This summer, we are exploring the path from Farm to Table - exploring the many issues smallholder farmers face around the world.
Almost every night before I go to sleep, I get hungry. I’m talking about the mouthwatering, stomach growling, I-can-eat-a-whole-whale kind of hungry. I lay in bed dreaming of breakfast in the morning, telling myself it’s totally plausible to eat a 14-oz medium rare ribeye with buttery mashed potatoes for breakfast. I convince myself that maybe I can get that beautiful steak from carryout at 7 in the morning.
As you can clearly see, I get hungry, but I’ve never experienced Hunger. I’ve been so lucky to never have to know what it is like to be truly hungry. Over 805 million people aren’t so fortunate. So what is hunger? Hunger is not having enough food to eat for months. It’s receiving an unacceptably low amount of macro-nutrients - protein, carbs, and fat - or enough micro-nutrients - vitamins and minerals. Hunger means consistently living on less than 2,100 kilocalories a day. Over 805 million people deal with this gnawing hunger. That’s around 1 in 9 people living with this constant ache.
Hunger is generational. It goes around in a sick cyclical wheel that damages the lives of so many, which is one of the reasons why it’s such a continual problem. It causes delayed growth and a proneness to sickness in infants, stunted physical and mental growth in toddlers, children who have severe learning difficulties, who then grow up to be adults who have chronic illnesses and an educational limit. These adults then start families who now are unable to access food and other needs because they cannot find good jobs since their mental development was stunted due to nutritional deficiencies.
There’s no easy or funny way to put it: Hunger kills. India has an estimated population of 1.2 billion and a quarter of those people are hungry. It deservingly has the title of the world’s hunger capital. About 50% of child deaths in India are due to hunger or hunger related causes. Two-thirds of Asia is hungry. And the problem extends beyond Asia into Africa and Latin America as well. The majority of the hungry live in developing countries, where 3.1 million children die every year due to hunger.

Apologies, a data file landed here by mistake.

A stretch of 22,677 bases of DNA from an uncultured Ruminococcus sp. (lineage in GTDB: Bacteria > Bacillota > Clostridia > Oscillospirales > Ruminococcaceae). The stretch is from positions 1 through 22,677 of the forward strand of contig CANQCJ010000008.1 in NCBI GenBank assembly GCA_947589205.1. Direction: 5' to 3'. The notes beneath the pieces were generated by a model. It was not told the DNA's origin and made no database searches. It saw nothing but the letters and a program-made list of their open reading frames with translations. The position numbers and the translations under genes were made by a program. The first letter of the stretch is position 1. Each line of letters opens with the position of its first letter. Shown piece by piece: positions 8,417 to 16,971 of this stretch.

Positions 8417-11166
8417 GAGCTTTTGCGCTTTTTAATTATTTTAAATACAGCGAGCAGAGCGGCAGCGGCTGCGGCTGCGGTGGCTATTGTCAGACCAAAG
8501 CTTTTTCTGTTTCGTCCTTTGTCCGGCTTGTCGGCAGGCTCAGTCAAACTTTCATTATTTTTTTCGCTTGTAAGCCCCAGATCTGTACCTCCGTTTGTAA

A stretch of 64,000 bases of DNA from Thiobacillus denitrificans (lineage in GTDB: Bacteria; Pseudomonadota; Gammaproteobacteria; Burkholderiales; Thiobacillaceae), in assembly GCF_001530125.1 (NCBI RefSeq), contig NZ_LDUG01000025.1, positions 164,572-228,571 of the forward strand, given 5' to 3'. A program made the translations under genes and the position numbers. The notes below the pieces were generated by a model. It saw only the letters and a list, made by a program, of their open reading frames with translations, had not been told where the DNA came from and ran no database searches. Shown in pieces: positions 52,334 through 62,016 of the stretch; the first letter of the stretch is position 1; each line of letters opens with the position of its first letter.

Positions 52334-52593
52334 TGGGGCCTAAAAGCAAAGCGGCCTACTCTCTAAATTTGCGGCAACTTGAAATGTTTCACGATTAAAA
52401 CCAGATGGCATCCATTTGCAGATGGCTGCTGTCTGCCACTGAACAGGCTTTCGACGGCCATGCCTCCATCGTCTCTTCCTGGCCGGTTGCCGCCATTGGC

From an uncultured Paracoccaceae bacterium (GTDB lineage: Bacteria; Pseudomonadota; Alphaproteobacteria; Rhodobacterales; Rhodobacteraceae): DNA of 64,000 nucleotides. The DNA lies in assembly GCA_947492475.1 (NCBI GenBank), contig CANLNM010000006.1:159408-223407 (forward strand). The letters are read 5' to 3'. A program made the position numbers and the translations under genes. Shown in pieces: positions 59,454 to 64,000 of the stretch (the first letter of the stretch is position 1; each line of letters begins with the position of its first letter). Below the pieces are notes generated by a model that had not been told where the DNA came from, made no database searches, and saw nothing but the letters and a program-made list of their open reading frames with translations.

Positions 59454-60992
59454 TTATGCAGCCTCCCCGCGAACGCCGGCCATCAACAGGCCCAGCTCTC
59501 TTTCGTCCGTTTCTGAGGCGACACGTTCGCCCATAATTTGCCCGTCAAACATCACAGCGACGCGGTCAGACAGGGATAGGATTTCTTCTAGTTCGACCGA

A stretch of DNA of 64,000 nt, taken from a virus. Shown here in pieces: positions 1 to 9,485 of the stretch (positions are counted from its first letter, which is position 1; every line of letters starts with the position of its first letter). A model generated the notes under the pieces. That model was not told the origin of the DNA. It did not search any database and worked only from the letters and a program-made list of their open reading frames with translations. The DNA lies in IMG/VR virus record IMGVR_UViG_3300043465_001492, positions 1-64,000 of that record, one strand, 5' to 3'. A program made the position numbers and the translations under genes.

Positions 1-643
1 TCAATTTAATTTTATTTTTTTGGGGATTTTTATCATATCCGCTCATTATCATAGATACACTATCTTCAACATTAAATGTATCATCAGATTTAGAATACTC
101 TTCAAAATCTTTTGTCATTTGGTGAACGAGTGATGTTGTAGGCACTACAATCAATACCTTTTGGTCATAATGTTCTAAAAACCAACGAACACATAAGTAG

Here’s the good news: we have a solution. Is it a magic bullet that will totally eradicate global hunger? Probably not. But is it a solution that will effectively fight global hunger, making a lasting change for those living in extreme poverty? Yes. To fight hunger, we have to first look to those who are responsible for producing food.
Small farmers are the solution to global hunger. (Bill Gates even said it, so it has to be true.) Food aid is like putting a band aid on global hunger. Farming is a permanent solution. If you teach a man to fish, he’ll never be hungry, right? These small farmers can improve the economy of their own communities, which will broadly address many of the communal issues associated with poverty and provide a source of food for the entire community. And the best part is, these small farmers already exist. But often times they’re so impoverished that they can barely afford to feed themselves.
So help us support small farmers. We already have the systems and tools in place, and we are already helping thousands of farmers. But we still need you. Small farmers are the key to ending global hunger and you can be a part of that. You can make a difference. You can save the life of a child dying of hunger.
So the next time you’re hungry or craving some steak or other delicious meal, think about the person who barely eats – the person who is truly hungry. I hope you experience a different type of hunger – the hunger to stop global hunger.
Gretchen is a 2015 Summer Marketing Intern at Opportunity International. When she's not writing for Opportunity, she studies Music and Conflict Studies at DePauw University.